Hollywood celebrities speak out on migrant crisis

Actress Susan Sarandon arrives at the Time 100 gala celebrating the magazine's naming of the 100 most influential people in the world for the past year in New York April 29, 2014.

Actress Susan Sarandon arrives at the Time 100 gala celebrating the magazine’s naming of the 100 most influential people in the world for the past year in New York April 29, 2014.

As Europe grapples with its biggest migrant crisis in recent history, Hollywood celebrities are rallying to raise awareness about the issue and lashing out at calls to turn away refugees.

Oscar-winning actress Susan Sarandon this month became the latest star to arrive on the Greek island of Lesbos, a frontline for the crisis, where she is spending the Christmas holiday helping new arrivals and writing about her experience for the Huffington Post and RYOT.org, a virtual reality news company.

The 69-year-old actress, who is known for her support of humanitarian causes and is a goodwill ambassador for the U.N. Children’s Fund (UNICEF), said she was trying to raise awareness on the crisis to honor her grandparents, who were Italian immigrants.

“I hope that I can make it possible for them (the refugees) to have a voice so we can understand,” she wrote in one posting. “Understand that ‘these people’ are just like us, wanting to keep their children safe. Wanting them to have a future.”

The support by Sarandon and other celebrities comes against a backdrop of inflammatory remarks in the United States, where leading Republican presidential candidates and politicians have backed calls to prevent Muslims or Syrian refugees from entering the country.

Republican presidential frontrunner Donald Trump has also called for registering all Muslims in the U.S. while his rival Ben Carson has said allowing Syrian refugees into the country was tantamount to exposing a neighborhood to a “rabid dog.”

Actor Mandy Patinkin, who plays CIA operative Saul Berenson on the hit television series “Homeland” and who visited Lesbos earlier this month, said such rhetoric only served to fan the flames of intolerance.

“This fear-mongering and hatred that’s going on by people running for the president of United States is so misguided,” he said during an appearance on the popular “Late Show” with Stephen Colbert.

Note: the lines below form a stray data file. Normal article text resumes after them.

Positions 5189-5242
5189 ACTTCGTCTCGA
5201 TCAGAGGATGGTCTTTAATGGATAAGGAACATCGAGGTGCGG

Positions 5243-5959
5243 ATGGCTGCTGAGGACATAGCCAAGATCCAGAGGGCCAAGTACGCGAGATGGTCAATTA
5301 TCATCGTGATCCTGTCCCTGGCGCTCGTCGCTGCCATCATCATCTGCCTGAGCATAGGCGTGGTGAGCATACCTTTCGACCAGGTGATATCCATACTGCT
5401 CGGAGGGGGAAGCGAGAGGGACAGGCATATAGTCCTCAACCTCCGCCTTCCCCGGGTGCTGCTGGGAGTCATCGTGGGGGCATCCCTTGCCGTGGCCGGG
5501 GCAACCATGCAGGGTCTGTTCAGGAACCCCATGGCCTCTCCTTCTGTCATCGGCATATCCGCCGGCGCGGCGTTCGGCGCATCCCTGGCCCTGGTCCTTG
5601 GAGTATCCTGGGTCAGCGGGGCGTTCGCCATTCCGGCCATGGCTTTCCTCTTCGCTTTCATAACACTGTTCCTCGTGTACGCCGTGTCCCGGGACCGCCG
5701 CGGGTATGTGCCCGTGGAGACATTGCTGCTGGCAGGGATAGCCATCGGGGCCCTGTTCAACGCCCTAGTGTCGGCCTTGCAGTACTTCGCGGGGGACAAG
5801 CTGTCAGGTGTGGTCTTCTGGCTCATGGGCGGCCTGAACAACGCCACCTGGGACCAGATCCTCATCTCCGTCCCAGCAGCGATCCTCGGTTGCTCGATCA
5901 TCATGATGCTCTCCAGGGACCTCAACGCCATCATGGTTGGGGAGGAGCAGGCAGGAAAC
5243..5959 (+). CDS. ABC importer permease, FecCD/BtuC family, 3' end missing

“It is important that we open up our arms and our hearts to refugees that are fleeing a horrifying situation.”

‘Need to reach out’

Actor Edward Norton has also spoken out on the migrant crisis and has raised nearly $460,000 on behalf of a Syrian refugee whose story prompted him to act.

The Syrian, a scientist who lost seven members of his family in a bombing two years ago – including his wife and a daughter – was featured on the website “Humans of New York” earlier this month.

The man has been living in Turkey for the past two years but is expected to move to the U.S. state of Michigan.

“I saw this story on one of my favorite sites, Humans of New York, and it moved me to tears,” said Norton, who has starred in films including “The Incredible Hulk,” “Fight Club” and Oscar-winning dark comedy “Birdman.”

“Let’s reject the ‘anti-human’ voices that tell us to fear refugees and show this man and his family what Americans are really made of,” he added.

British actor David Morrissey, best known for his role in the popular zombie series “The Walking Dead,” said it was essential for the world to act on the crisis.

“We can’t turn a blind eye to this,” said Morrissey following his trip this summer to Lesbos with the UN refugee agency (UNHCR). “We need to reach out, to help, as we would want people to reach out and help us.”

Across Europe, A-listers are similarly rallying to the migrant cause.

In October, Oscar-nominated British actor Benedict Cumberbatch grabbed headlines after telling a theater audience in London “fuck the politicians” before making a despairing plea on behalf of the thousands of refugees arriving daily in Europe.

According to the UNHCR, more than one million migrants and refugees reached Europe this year, including 970,000 who made the dangerous journey across the Mediterranean.

U.S. President Barack Obama has pledged to take in 10,000 Syrian refugees over the course of the next year, five times the number the U.S. has taken in since 2012.


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